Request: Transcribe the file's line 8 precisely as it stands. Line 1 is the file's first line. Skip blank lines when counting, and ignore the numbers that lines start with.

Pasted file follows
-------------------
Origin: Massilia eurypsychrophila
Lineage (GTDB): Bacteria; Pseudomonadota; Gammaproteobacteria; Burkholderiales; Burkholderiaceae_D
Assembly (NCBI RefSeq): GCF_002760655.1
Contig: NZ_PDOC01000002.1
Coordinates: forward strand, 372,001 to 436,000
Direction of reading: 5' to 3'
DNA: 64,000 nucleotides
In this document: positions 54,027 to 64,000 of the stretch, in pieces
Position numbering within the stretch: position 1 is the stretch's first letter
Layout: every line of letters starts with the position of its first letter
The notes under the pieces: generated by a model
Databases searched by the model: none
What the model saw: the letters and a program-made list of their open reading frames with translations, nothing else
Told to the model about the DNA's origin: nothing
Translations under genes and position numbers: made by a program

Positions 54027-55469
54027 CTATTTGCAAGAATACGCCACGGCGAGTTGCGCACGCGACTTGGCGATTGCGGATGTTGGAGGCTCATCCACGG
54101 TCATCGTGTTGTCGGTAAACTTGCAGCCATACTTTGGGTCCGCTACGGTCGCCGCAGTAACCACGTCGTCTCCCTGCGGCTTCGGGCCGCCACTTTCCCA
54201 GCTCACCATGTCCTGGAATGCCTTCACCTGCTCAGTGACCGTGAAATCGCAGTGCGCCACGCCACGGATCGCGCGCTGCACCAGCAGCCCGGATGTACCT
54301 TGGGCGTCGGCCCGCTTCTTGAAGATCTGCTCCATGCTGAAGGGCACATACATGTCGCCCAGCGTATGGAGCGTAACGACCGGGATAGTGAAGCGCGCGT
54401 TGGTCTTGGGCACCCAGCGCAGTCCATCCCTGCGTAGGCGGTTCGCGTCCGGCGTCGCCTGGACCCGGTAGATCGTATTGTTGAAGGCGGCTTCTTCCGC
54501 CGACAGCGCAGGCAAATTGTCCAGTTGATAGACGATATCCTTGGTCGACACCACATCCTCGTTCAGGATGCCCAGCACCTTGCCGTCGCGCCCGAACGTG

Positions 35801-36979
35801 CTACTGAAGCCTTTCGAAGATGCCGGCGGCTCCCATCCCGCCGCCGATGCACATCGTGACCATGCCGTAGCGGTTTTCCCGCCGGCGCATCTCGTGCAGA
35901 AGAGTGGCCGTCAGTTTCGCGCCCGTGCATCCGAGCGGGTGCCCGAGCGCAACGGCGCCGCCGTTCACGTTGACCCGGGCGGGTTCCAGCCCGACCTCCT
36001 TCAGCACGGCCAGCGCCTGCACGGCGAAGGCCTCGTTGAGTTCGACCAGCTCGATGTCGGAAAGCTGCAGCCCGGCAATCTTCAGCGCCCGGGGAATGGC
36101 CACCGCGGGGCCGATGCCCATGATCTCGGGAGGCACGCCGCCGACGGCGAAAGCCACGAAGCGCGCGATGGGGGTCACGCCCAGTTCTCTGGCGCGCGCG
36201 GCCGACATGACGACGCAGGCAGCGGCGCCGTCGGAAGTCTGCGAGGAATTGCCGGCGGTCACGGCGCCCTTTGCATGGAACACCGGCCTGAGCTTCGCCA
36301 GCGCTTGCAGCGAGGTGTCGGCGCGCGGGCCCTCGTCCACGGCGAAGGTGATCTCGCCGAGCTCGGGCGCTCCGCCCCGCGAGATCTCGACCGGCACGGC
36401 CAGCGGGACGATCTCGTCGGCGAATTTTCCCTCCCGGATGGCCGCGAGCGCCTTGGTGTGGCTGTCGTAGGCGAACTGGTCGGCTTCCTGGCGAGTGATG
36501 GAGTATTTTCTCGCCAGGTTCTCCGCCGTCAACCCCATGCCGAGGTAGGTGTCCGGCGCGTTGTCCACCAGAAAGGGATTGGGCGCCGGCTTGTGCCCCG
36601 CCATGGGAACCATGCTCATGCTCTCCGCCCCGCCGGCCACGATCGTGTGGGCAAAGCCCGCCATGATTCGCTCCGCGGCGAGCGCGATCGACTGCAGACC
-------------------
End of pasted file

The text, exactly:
In this document: positions 54,027 to 64,000 of the stretch, in pieces